More Poo Talk

The Humanure Handbook

Two things:

I discovered that there is a free online (.html) version of the bible of composting toilets, The Humanure Handbook. It can be found here.

Came across this neat little website by a bunch of Kiwis who helped out when the sewers went bad in Christchurch after the earthquakes. They impart some really good, practical advice on

Different composting toilet designs, including the Christchurch twin-seater.

how to build a composting toilet. Unlike a lot of sources, they discuss both pee and pee.


I am obsessed with pooh

I’m obsessed with pooh. The concept of a composting toilet is fascinating. It seems so obvious and sensible. I can’t wait to have one and to see my trees thrive on account of my crap.

Milkwood recently wrote an article about harvesting their first batch of well composted humanure. The end product looks amazing.

But one commenter got up my goat and is cause of this post. He wrote:

Only if the poor morons of India uderstood this (sic) . . . they would have cleaner streets, better sanitation, and orchards! Education! The right education, applied at the right time in the right place.

My response, on which I shall expand here:

That’s a bit harsh isn’t it…? Referring to the poor of India as “morons”. We don’t employ such sensible systems here in Australia. Our waste is magically piped from our houses to places unknown but occasionally smelt and despised where it is then intensively and chemically treated. Why not humanure for the West? Why not humanure in the cities?

Remember that Reinvent the Toilet Challenge? Won by some piece of technology – that isn’t without its benefits – rather than something so simple and obvious as a composting loo.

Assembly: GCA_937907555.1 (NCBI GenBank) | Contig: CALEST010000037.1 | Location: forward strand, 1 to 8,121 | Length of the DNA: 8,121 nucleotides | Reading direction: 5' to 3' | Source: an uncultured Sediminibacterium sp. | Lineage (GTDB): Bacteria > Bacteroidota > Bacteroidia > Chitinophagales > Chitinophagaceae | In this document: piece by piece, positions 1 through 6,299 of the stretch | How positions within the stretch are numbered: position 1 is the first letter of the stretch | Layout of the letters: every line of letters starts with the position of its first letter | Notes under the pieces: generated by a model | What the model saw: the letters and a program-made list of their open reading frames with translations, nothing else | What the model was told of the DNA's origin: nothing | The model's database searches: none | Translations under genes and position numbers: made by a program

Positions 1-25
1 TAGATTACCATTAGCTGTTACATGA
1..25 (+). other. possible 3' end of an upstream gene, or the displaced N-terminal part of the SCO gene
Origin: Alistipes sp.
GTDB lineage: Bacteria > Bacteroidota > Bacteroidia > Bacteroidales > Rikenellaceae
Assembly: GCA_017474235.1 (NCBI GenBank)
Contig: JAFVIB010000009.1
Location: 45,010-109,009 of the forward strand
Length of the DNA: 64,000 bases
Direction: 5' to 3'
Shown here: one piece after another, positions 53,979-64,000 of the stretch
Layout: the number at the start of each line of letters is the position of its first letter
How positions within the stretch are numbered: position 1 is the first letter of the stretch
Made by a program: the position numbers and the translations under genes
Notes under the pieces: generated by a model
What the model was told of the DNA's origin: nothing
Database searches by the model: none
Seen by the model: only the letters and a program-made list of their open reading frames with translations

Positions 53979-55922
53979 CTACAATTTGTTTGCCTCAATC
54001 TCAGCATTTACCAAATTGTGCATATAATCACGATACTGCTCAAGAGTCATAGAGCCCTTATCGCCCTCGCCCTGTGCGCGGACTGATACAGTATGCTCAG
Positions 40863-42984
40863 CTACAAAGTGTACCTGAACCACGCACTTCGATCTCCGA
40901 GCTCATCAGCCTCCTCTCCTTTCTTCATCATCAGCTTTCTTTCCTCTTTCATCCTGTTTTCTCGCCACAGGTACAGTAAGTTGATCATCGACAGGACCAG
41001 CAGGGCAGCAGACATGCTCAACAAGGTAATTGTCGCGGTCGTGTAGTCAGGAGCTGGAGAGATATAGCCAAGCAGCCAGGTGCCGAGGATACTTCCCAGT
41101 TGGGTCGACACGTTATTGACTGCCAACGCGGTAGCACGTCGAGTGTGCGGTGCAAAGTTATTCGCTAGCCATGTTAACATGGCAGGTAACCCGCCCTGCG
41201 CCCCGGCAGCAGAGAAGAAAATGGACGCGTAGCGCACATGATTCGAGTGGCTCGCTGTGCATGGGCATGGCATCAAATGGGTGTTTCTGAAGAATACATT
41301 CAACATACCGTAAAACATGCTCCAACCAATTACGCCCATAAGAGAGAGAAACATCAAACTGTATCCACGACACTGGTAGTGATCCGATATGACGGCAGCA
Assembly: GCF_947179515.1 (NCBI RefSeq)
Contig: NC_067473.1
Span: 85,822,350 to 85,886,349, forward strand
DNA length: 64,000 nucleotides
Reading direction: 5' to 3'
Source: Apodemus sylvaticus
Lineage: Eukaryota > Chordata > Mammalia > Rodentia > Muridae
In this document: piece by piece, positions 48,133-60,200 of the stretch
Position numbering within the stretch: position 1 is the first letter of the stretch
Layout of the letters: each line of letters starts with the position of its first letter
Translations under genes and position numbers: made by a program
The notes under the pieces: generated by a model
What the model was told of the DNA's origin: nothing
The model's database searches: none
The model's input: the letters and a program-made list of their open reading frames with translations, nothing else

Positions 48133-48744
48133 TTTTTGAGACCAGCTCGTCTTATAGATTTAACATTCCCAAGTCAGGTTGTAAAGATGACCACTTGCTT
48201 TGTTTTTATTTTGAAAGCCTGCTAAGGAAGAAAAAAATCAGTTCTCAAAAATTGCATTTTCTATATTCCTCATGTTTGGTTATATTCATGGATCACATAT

What I mean by “Why not humanure for the West?” and “Why not humanure in the cities?” is why blame the poor in a developing country and call them uneducated when we demonstrate the same deficiency here. Human waste is a hugely important and value resource. As the lyric goes, “There’s no such thing as waste, only stuff in the wrong place”. Human waste ought to be transferred back to the start of the system – where it began its journey. Which, of course, is in the soil. Soil depletion is one of the biggest challenges we face.

As for the solar toilet that won the Reinvest the Toilet Challenge, judged by Bill Gates, well I wonder how many have been implemented so far? Or is the project still in R&D? Whilst I think the concept sounds great and appropriate technological progress is important, I think we have a tendency to over complicate things. I discussed the idea with my anti-composting loo partner and he said that the point of the Reinvent the Toilet Challenge wasn’t to fund the existing but to innovate the next thing. That’s great, but how does that help people right now?

The fantastic thing about composting toilets is that they can be produced quickly and cheaply. Bucket, saw dust / peat / wood chips, shit – done.

UPDATE: According to Co.Exist: “Caltech’s solar toilet team now has $1.6 million in funding from the Gates Foundation; they expect to have a prototype ready to ship to Africa–with a price tag of approximately $2,200–by December 2013”. So, the project has taken years and will cost a bomb. I could pick up all the materials needed for a basic composting toilet from Bunnings right now and build 40 for $2,220!